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High culture and popular culture
Transcript of High culture and popular culture
Popular Culture and High Culture. An Analysis and Evaluation of Taste
High culture and popular culture
US - cultural struggle
allocation of power and resources
high culture - popular culture
"mass culture critique"
"the nature of the good life"
which culture/whose culture should dominate/represent in society
19th century onwards - USA
free time activities
alcohol (taverns, music halls ...)
1960s - new "enemy":
- growing power, income, influence of intellectuals
art increasingly separated from class?
do not disappear
-> (commercial) popular culture
1970s movements: feminism, civil rights
ideas threaten the position of pro-Establishment intellectuals
Gans predicts the return of mass culture critique
1980s - Raegan, Conservativism, "backlash"
symbolic products used by the
problem: works of high culture can also be popular
consist of values, the cultural forms that express these values, and the media in which these are expressed;
they include the values, forms and media of the natural and social sciences and philosophy -
including their commercial popularization and "folk wisdom"; they have political values, even if not expressed explicitly
taste cultures are cultures based on
(a narrower culture concept than that of anthropology)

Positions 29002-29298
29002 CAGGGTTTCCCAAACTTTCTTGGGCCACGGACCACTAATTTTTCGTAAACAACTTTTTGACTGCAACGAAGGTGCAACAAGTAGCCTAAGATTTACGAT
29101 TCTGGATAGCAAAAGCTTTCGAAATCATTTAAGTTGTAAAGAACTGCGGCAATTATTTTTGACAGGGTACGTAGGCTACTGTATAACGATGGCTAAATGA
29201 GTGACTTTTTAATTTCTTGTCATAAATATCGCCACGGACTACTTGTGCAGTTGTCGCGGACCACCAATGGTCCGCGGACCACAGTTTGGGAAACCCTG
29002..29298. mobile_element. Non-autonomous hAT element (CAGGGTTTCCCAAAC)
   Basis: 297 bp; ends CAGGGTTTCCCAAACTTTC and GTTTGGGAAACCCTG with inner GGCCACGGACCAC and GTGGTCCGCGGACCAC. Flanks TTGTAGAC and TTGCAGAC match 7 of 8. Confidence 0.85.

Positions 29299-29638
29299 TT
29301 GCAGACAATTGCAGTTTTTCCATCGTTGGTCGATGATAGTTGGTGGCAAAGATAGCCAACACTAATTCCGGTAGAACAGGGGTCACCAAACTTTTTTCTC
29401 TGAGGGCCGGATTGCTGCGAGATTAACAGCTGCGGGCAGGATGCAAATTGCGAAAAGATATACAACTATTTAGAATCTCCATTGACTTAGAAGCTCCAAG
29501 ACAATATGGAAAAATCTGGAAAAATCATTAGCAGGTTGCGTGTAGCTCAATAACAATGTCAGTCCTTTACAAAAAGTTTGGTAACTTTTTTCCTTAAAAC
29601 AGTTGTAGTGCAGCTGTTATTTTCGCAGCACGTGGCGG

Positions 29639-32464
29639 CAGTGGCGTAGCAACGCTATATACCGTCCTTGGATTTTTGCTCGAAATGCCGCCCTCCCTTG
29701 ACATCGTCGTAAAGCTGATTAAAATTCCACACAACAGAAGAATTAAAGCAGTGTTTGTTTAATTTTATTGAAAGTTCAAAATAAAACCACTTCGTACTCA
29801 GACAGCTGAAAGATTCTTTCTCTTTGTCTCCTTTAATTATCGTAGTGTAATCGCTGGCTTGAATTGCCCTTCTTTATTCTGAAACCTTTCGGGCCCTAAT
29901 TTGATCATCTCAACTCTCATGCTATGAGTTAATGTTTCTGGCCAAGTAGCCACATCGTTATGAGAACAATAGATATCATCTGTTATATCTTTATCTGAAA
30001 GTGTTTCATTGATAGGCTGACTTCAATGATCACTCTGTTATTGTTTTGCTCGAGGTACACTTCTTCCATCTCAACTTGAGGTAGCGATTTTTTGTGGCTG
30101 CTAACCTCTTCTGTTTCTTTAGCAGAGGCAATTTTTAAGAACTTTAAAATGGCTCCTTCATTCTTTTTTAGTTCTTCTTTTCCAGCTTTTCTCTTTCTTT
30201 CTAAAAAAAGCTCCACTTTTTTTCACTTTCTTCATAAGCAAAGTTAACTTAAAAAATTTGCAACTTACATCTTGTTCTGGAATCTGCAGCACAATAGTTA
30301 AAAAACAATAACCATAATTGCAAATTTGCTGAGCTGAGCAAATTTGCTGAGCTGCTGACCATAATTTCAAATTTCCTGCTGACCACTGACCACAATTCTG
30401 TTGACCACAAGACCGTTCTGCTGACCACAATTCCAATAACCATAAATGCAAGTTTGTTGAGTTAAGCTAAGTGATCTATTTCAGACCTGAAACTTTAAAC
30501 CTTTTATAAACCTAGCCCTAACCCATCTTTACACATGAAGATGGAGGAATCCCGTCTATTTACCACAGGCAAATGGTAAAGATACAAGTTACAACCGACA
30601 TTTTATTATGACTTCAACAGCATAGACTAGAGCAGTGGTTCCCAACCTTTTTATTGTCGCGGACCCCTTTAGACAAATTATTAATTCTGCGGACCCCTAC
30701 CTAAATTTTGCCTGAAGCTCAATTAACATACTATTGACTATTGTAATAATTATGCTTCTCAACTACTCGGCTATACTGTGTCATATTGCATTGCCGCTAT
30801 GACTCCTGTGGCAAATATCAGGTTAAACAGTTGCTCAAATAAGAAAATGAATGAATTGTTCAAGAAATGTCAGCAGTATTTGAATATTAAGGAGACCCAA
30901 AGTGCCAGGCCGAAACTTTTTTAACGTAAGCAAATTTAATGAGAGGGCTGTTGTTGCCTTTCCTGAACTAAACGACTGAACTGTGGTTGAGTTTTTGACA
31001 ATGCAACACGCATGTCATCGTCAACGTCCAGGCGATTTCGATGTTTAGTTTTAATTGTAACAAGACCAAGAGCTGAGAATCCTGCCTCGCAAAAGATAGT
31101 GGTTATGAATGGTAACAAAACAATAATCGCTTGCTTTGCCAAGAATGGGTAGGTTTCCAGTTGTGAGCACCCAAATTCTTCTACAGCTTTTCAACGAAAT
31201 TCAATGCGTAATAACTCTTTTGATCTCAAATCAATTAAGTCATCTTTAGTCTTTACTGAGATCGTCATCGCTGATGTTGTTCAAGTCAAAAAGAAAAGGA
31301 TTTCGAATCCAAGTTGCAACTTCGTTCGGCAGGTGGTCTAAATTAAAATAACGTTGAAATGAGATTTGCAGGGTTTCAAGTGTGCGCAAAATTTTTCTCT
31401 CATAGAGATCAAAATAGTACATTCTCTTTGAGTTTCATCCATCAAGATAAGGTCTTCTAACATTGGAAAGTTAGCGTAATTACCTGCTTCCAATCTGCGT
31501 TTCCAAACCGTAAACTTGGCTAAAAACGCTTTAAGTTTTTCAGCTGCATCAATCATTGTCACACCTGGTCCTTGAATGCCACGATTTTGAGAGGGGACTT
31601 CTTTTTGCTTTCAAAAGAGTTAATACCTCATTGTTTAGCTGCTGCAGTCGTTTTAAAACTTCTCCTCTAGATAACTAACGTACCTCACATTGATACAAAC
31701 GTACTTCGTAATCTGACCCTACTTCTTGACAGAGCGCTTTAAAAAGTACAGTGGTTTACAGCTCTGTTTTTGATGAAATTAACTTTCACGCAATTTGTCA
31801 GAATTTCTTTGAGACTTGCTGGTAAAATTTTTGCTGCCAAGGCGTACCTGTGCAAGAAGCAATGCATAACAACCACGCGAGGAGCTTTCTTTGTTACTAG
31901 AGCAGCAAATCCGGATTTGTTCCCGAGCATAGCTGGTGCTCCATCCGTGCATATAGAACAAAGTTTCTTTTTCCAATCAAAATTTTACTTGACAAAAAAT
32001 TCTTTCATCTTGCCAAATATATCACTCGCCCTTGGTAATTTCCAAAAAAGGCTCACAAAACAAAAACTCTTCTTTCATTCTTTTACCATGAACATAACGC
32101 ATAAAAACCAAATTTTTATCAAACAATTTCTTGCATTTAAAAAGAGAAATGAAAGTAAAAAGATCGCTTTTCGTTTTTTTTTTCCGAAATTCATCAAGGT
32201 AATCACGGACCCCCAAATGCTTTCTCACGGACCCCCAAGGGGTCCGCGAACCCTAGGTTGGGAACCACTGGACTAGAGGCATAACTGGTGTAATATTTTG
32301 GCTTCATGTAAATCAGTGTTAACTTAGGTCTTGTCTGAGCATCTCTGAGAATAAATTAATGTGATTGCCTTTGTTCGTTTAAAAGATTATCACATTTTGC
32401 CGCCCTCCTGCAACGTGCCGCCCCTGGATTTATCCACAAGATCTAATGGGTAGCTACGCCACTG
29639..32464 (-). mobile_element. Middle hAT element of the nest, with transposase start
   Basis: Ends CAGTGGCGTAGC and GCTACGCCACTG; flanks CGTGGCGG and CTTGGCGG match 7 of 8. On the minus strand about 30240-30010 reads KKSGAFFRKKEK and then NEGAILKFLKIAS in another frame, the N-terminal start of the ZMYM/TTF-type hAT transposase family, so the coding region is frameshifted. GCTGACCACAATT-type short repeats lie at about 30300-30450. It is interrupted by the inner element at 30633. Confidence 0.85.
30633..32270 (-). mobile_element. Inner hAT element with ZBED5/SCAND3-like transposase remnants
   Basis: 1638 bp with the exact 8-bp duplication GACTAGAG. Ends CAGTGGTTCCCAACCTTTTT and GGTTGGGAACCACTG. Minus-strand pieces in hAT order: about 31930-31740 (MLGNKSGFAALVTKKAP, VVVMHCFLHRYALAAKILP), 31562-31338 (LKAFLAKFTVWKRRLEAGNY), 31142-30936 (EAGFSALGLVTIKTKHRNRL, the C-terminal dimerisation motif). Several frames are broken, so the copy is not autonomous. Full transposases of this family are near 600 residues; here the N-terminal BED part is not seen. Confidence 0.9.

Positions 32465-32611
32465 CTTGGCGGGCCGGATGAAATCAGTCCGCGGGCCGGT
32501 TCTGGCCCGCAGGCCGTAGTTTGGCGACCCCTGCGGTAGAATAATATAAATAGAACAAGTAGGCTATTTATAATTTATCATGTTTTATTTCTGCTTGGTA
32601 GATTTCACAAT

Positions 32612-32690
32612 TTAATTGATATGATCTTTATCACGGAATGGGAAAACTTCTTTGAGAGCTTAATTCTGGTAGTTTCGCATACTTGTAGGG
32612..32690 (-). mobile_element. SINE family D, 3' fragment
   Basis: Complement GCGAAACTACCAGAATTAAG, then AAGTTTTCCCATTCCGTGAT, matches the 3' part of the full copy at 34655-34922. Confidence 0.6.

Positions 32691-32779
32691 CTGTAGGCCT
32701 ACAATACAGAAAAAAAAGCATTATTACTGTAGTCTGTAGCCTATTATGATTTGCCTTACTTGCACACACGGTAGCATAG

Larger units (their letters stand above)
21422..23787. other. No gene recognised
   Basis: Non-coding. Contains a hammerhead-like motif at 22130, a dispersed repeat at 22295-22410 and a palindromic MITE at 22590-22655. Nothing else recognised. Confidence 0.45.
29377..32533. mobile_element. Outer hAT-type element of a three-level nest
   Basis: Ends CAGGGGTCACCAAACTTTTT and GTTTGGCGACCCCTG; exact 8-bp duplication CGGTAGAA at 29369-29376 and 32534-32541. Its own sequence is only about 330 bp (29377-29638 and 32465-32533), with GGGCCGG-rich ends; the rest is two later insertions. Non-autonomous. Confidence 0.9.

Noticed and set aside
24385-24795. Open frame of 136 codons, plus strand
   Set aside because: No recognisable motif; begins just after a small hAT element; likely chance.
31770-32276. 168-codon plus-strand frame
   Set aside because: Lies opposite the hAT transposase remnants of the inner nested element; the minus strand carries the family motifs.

cultures: they provide values and products for a part of life - but tied to the rest of culture
cultures (vs lived)
The Critique of Mass Culture
1. the negative character of
popular culture creation
2. the negative effects on
3. the negative effects on popular culture
4. the negative effects on
1. Popular culture's defects as a commercial enterprise
mass culture is an industry organized for profit
in order to be profitable, it must create a
homogenous and standardized product
that appeals to a mass audience
the industry transforms the creator into a worker on a mass production assembly line
high culture is implicitly the opposite: where personal artistic concerns dominate
Is profit not a concern within
the sphere of high culture?
Gans: each culture is
sensitive to its own diversity
hence the significance of ...
cultural studies, television studies, popular music studies, fan studies
creator orientation vs user orientation
experimentation - expected but also with difficulties - in both cultures
classicization (e.g. sixties' pop culture)
2. Popular culture's danger to high culture
popular culture borrows cot from high culture with the consequence of debasing it
by offering economic incentives, popular culture is able to lure away potential high culture creators
Gans: (1) reverse is also true - high culture borrows from popular culture
(2) not all high culture creators can produce popular culture
3. Popular culture's impact on its audience
destructive: provides spurious gratification; brutalizes through its emphasis on violence and sex
destructive: impairing people's ability to partake in high culture
is a better explanation
(isolation, depression, narcoticization, violence)
media - impact studies
theoretical turn: not Pavlovian conditioning
- but: social embeddedness, socialization, social network, selective perception
school shooting debates
4. Popular culture's harmfulness to society
1. popular culture lowers the taste level of society as a whole, thus impairing its quality as a civilization
2. mass media can "narcoticize" and "atomize" people and thus render them susceptible to techniques of mass persuasion (propaganda)
"distance from necessity"